Tuesday, May 24, 2011

Free Norton Safe Web for Facebook

Set-top box




A set-top box is a device that enables a television set to become a user interface to the Internet and also enables a television set to receive and decode digital television (DTV) broadcasts.
A set-top box (STB) or set-top unit (STU) is a device that connects to a television and an external source of signal, turning the signal into content which is then displayed on the television screen or other display device.

 DTV set-top boxes are sometimes called receivers. A set-top box is necessary to television viewers who wish to use their current analog television sets to receive digital broadcasts. It is estimated that 35 million homes will use digital set-top boxes by the end of 2006, the estimated year ending the transition to DTV.
In the mid 1990′s the industry took the big leap to digital video compression, and the first digital set-tops. Initial benefit: More channels – Ten video streams could fit into the space of one analog TV channel. High Definition TV later followed with HD set-tops, which brought much higher video quality. Next came digital video recorders, which gave rise to the mass adoption of time-shifted television, with thousands of hours of on-demand content, in both standard and high definition. And let’s not forget caller ID on TV, multi-room and whole home DVR, and EBIF-based interactivity, all in various stages of rollout by service providers today.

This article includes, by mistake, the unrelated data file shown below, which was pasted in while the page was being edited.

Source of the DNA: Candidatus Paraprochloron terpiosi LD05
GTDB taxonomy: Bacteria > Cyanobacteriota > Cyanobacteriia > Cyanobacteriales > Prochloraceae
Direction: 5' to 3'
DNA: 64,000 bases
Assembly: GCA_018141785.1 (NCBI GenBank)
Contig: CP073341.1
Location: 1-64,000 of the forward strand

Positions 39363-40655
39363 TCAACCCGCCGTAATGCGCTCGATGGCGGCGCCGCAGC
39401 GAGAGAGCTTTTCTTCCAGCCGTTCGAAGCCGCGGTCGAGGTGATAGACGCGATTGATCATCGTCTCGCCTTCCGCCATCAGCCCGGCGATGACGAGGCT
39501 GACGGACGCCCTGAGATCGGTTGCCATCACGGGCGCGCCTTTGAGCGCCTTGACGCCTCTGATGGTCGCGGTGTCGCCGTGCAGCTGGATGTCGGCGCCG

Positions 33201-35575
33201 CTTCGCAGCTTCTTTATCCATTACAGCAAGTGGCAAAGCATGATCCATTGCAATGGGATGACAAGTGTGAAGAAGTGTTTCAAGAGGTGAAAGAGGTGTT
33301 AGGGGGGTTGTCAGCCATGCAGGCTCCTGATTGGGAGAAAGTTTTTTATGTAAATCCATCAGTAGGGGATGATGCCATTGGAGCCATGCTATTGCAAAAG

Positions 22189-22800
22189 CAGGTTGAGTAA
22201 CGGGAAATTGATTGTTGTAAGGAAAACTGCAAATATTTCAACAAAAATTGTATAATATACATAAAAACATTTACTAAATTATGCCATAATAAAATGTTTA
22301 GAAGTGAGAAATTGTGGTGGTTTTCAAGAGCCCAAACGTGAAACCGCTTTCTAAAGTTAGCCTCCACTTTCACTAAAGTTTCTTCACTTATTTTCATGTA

Professional set-top boxes are referred to as IRDs or integrated receiver/decoders in the professional broadcast audio/video industry. They are designed for more robust field handling and rack mounting environments, and are also technically superior, IRDs have the distinct feature of outputting uncompressed SDI signals, unlike consumer STBs which don’t mostly because of copyright reasons.
The signal source might be an ethernet cable, a satellite dish, a coaxial cable (see cable television), a telephone line (including DSL connections), Broadband over Power Line, or even an ordinary VHF or UHF antenna. Content, in this context, could mean any or all of video, audio, Internet webpages, interactive games, or other possibilities.